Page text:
with all due respect, I disagree. I had a 13.5ish bb height bike for years, and I got one with a 12.8." I was worried that it was too low, but the benefits have been MASSIVE. I can rip turns and change the bike's course SO much faster than on the old bike. On trails that I used to find merely fun, now I feel like Superman on them, able to do anything with only a thought. It made the bike so much more lively, nimble and fun. I hit the pedals a number of times initially, but I don't even think about it anymore, and I never have pedal strikes. I guess it does matter to a degree what kind of trails you ride though. If my local trails were nothing but climbs with horrendous rocks every few inches, I might think about going with the higher bb. But even then it would be very hard to pry me away from the lower bb geometry. VERY hard. It's just too much fun. I'd think this would be magnified even more with a 29er, since the wheels by virtue of their size and weight, like to fight turning and quick movements. Lowering that BB height would bring its center of mass down, and help to reduce that sluggish feeling.
    tangaroo: What electrolytes do chicken and turkey have again?
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  11. #11
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    Quote Originally Posted by charging_rhinos View Post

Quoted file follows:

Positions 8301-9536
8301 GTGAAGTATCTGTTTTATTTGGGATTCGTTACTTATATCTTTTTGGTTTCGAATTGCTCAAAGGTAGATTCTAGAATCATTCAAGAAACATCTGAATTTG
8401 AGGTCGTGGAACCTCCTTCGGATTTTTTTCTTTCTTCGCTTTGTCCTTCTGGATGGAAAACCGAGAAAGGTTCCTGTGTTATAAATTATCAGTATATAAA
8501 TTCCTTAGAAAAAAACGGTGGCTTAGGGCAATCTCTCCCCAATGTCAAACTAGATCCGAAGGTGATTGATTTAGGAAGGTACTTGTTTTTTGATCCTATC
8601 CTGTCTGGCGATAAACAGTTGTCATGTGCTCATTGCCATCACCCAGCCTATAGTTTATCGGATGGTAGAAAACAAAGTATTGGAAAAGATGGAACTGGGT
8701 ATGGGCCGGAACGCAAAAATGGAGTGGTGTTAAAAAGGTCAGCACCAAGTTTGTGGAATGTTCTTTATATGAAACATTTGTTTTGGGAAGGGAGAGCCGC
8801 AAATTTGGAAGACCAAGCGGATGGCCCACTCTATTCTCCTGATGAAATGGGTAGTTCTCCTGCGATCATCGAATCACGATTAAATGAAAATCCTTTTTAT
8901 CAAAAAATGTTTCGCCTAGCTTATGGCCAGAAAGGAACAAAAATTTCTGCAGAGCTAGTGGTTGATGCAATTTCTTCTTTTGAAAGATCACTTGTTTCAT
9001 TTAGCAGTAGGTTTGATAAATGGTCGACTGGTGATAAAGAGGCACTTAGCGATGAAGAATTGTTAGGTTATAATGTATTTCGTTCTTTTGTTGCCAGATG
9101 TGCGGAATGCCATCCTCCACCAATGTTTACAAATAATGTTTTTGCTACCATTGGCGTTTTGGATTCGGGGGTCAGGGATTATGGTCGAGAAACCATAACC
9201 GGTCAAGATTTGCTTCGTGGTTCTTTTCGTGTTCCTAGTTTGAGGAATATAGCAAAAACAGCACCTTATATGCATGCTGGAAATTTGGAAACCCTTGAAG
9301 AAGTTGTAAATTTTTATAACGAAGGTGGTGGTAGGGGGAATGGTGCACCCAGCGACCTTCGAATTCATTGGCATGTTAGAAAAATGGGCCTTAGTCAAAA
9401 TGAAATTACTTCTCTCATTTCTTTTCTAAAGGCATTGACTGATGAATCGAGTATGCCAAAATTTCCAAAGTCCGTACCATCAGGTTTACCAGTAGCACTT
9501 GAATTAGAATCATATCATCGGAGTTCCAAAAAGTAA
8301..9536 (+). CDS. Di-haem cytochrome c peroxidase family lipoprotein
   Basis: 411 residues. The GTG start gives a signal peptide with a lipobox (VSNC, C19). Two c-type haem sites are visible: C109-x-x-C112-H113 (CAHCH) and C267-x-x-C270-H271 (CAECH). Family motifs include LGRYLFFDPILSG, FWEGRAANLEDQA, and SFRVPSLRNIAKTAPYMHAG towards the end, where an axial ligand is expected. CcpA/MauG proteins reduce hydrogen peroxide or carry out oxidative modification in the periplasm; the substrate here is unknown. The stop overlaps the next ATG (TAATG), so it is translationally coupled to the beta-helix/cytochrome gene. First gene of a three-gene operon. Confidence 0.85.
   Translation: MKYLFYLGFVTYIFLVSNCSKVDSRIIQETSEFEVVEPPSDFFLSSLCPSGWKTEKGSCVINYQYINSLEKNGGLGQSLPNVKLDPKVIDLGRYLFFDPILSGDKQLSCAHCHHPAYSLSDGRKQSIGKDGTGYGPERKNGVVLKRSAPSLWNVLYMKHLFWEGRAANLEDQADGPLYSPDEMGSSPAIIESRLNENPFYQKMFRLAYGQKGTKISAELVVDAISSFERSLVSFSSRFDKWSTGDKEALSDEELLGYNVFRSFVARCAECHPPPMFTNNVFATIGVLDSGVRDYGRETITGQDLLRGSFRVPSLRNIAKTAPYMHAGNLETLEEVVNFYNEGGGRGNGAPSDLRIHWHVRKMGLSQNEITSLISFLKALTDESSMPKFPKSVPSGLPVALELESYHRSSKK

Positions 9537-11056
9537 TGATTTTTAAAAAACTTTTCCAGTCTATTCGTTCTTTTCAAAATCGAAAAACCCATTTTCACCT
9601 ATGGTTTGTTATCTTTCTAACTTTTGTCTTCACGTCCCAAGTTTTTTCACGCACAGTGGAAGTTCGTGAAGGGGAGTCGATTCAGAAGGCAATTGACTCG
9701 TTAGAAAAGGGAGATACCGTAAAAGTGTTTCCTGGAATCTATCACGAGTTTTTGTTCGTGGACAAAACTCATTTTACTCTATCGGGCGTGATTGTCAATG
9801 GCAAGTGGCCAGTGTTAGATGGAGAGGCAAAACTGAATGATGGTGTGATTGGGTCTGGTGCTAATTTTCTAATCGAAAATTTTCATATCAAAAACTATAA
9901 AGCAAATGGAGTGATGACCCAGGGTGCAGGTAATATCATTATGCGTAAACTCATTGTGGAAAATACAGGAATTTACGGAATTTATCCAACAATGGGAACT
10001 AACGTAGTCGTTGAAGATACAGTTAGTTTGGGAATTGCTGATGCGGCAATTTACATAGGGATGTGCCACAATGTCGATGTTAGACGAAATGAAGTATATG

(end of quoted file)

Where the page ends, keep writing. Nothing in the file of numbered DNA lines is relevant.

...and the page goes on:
with all due respect, I disagree. I had a 13.5ish bb height bike for years, and I got one with a 12.8." I was worried that it was too low, but the benefits have been MASSIVE. I can rip turns and change the bike's course SO much faster than on the old bike.
    I'm with you on BB height. I'm not exactly sure where I'm at but its definitely sub 13" on a 26" wheeled short travel bike (running an old u-turn pike around 125mm on a devinci dexter, their discontinued 110mm 26" xc frame).

    I'll be honest, pedal strikes ARE an issue for me. Not every ride but definitely something I need to watch for since I do ride it mostly on techy trails. I STILL feel that it is more than worth it. I mostly strike when I'm gassed and not paying close attention climbing and almost never while going fast DH even through rough/tech trails.